ETL processes (extract, transform and load) might be fundamentally flawed.
When we save data we do so for a purpose. In the context of reporting that purpose is to enable us to answer questions regarding our business; what is the number of active users in our application, which platform is experiencing the least crashes, what is our monthly revenue, etc. To do so, BI departments maintain databases, containing several ETL (Extract, Transform and Load) processes.
ETL processes will typically run every night to extract, transform and load all the relevant data into aggregated tables which populate the next morning’s reports; answering a series of business questions we have decided to ask on a recurring basis. In theory, this sounds like an excellent solution. Executives receive data reports pertaining to their questions and that data can be refreshed within seconds given need. In reality, the solution is fundamentally flawed.
Algorithms are perfect. The humans building them are not
The flaw is inherent not to the technology behind ETL but to the mental shortcuts we as human beings take when defining these processes. We can see only until the fork in the road. Our understanding of what is important and what questions we should be asking is in a constant state of flux. The ETL processes that we are defining to answer these important questions are not.
Let’s say we transform our data and maintain an aggregation that shows the number of installs per platform (iOS, Android and Desktop) per day. This is an easy transformation that will enable us to understand which platform brings in more users to the app on a daily basis. Two months down the line there is a drop in installs and the aggregation indicates that since last Saturday. android installs have dropped by 14% daily. We now have a piece of data that says X and need to figure out what it means and how to respond.
The problem is that when we created this aggregation we eliminated variables that at that time seemed irrelevant. It could be that a competitor has outbid us in android advertising or that there is a new android phone app that we are not supporting yet. We don’t know. The aggregation we’ve been using for months is now obsolete as it can’t answer this question.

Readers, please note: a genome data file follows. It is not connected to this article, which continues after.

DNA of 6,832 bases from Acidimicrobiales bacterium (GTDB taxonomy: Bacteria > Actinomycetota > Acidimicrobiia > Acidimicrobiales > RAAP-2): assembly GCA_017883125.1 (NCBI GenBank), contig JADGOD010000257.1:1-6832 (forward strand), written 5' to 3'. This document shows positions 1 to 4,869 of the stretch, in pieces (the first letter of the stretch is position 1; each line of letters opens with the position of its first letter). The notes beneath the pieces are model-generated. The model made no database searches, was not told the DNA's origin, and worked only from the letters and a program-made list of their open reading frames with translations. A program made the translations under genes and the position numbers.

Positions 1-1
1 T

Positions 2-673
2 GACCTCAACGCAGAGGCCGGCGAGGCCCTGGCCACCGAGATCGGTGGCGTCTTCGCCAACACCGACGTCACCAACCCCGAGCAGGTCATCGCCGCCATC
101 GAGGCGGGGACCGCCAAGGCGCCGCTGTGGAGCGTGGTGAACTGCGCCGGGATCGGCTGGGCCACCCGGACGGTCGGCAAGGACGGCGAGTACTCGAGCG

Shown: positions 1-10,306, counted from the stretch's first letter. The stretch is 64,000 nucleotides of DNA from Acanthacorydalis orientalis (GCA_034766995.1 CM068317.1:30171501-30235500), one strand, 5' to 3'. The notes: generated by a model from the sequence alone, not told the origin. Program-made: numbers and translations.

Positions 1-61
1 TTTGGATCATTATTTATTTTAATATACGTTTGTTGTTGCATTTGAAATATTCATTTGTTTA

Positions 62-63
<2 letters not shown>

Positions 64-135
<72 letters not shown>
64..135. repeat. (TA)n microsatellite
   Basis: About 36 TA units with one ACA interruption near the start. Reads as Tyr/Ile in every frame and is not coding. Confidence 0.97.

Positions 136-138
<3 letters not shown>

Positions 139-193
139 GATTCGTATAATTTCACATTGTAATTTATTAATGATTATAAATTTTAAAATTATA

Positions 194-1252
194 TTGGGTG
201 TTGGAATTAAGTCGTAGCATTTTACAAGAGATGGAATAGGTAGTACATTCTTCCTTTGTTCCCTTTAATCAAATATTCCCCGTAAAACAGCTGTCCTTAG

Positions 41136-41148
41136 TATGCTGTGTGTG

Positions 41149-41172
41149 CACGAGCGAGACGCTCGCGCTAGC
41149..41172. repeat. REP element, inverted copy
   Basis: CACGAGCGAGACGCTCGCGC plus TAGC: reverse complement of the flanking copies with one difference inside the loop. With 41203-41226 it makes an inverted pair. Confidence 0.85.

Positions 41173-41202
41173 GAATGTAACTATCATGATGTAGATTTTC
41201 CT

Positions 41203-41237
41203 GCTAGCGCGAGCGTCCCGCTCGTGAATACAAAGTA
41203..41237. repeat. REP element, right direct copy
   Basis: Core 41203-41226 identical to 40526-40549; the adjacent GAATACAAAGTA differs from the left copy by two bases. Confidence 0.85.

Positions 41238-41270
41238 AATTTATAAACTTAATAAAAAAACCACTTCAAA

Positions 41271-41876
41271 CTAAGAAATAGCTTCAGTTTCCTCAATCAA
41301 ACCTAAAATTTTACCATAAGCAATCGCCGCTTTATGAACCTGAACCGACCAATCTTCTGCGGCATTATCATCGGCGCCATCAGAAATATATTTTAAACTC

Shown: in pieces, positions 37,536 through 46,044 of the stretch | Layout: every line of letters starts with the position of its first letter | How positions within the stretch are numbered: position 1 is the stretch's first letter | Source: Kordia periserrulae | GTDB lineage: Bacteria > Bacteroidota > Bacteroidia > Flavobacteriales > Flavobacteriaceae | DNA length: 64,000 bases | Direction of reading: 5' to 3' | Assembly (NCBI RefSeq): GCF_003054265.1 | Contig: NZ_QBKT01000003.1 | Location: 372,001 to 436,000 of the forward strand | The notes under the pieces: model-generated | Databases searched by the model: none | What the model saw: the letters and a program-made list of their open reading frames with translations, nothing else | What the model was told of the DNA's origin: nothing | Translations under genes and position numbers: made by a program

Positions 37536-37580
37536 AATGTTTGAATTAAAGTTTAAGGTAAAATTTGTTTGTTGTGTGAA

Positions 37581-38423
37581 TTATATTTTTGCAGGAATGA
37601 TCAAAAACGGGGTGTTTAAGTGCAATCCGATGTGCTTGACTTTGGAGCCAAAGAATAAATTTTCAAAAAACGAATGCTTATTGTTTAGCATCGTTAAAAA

Keep in mind that the purpose of aggregations is to save run time and disk space and that the raw data will usually be backed up and saved in an alternate and cheaper storage. So we can now change our ETL process and create a new aggregation for installs taking into account the variables that we have learned are important. Unfortunately, this aggregation table will exist from this time onwards. Comparing trends and statistics to previous time periods are critical to context so it’s a pity we didn’t think about this question when we first wrote our ETL process.
Raw data VS Granular aggregation
Truth be told, they are the same. The most granular aggregation will always be the raw data. Raw data contains a massive amount of answers to questions that we haven’t begun to think to ask yet; all we need to do is figure out the right questions. Thankfully, current database technologies can handle billions of rows with very short query run times.
We no longer have to rely on ETLs that transform data with predefined queries. Instead we should utilize ETLs that enrich the data; what I like to call EEL (Extract, Enrich and Load). Enrichment can handle processes such as converting IP to location, translation of epoch times, etc. Relocating transformations to their proper place on the query side. Therefore, you should create aggregations only when you ask questions (views, materialized views or complex queries).
Don’t get me wrong, I’m in favor of cutting down query times and getting answers in the minimum time possible but aggregations bind us to the same old questions, queries and reports.
There are other ways that we can reduce query time such as running reports in advance for daily dashboards instead of the transform process (trust me you won’t feel the difference). Businesses want to be the best in class and to get there we can’t do the same old things but expect different results. By going raw with your data you’ll be able to adapt to the future questions your business will need to ask without losing precious time, resources and most importantly data.